Being on top of a project requires experience and knowledge concerning the accurate durations of each major activity, based on actual historical data, which helps ensure schedule accuracy and optimization, and the associated cost reductions. This overall approach is today widely accepted by key players in the wind industry, including classification companies and authorities, as it helps to ensure swift, consistent, and high quality project plans are developed for any wind project.

The cost for a wind turbine is roughly EUR 1 million pr. MW, so it is worth spending some upfront resources and money securing a solid contract, service agreements and milestones for a wind project.

 

3 Responses to The key to success in wind projects is the contract

  1. Contracts play a major role in operations and maintenance of Offshore Wind farms as well and with a clever proactive strategy there is plenty of time and money to be saved. For jack-ups used during main component replacements this has historically been part of the agreement with the turbine OEMs during the warranty period. 

    After end of warranty there are various options and strategies for the wind farm owners to pursue. Either continue the existing setup and extend the services agreement with the OEM including the scope of jack-up supply, continue the services agreement without jack-ups supply from the OEM, take on the service completely in-house or with support from 3rd party provides.

    The different strategies requires different contracting approaches. One of the main trends at the moment is for Utilities to take on O&M themselves after warranty. This require the wind farm owner to directly source people, equipment, parts and vessels. Here framework agreements could be a smart approach until there is enough critical mass to look at long term commitment. The more commitment the supplier gets the better rates and terms he will be willing to offer. So increased commitment leads to increased certainty which reduces costs.

    Another future trend is that turbine OEM’s will start to offer long term services agreement – even lifetime agreements are being proposed. This will change the game of play once again and it will be very interesting to follow the next years development to see which way the wind blows.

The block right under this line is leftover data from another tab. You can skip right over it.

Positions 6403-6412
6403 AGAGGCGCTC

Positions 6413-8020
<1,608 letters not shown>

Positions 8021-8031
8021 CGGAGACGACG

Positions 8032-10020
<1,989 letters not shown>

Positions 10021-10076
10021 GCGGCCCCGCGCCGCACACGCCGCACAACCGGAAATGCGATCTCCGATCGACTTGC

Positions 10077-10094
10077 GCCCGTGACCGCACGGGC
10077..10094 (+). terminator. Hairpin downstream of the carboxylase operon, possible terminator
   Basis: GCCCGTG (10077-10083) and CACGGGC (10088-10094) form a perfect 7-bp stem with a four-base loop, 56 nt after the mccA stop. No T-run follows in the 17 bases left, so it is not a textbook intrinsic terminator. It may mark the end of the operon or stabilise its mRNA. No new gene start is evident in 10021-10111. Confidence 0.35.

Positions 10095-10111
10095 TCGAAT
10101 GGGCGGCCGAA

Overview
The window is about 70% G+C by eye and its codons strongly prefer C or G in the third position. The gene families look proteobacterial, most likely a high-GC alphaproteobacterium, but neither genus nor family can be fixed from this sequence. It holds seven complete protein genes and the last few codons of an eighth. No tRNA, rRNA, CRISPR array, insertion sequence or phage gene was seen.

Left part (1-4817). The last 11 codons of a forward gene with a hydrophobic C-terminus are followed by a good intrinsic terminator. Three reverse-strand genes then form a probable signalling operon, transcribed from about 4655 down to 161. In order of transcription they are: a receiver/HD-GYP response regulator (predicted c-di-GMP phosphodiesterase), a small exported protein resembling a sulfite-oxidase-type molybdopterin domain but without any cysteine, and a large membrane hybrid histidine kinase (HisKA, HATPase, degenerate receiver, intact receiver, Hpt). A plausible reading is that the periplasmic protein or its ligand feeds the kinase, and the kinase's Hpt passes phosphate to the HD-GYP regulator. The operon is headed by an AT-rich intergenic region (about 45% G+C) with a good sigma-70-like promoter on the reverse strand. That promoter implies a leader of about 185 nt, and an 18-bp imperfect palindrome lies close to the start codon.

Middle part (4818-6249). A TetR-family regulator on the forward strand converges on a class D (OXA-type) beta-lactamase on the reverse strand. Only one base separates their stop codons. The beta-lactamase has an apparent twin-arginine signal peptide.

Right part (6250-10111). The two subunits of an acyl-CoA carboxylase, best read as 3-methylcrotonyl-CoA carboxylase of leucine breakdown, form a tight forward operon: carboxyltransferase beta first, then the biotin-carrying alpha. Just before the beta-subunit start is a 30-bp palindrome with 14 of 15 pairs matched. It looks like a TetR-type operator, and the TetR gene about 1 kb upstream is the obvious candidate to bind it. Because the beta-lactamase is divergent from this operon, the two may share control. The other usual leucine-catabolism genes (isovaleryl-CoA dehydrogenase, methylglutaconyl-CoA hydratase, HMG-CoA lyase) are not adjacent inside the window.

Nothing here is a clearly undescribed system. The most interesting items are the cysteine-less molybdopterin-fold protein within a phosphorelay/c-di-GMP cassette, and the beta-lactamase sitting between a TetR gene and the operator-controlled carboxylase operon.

• As a wind farm owner or operator you constantly have to monitor the condition of main components and wear/tear parts. Already in the original contract you should specify expected conditions of these parts at end of warranty. End of warranty inspections and walk down of wind turbines have to happen randomly and on an ongoing basis to secure that your expectations as an asset owner are met. If things are out of order at the end of warranty inspection, it can be too late or expensive to correct. These inspections should focus on failure rates and failure intervals on component level, so you have more control with repeating failures. A standard report on availability doesn’t do the trick.

  2. As a wind farm owner or operator you constantly have to monitor the
    condition of main components and wear/tear parts. Already in the original
    contract you should specify expected conditions of these parts at end of
    warranty. End of warranty inspections and walk down of wind turbines have to
    happen randomly and on an ongoing basis to secure that your expectations as an
    asset owner are met. If things are out of order at the end of warranty
    inspection, it can be too late or expensive to correct. These inspections
    should focus on failure rates and intervals on component level, so you have
    more control with repeating failures. A standard report on availability doesn’t
    do the trick.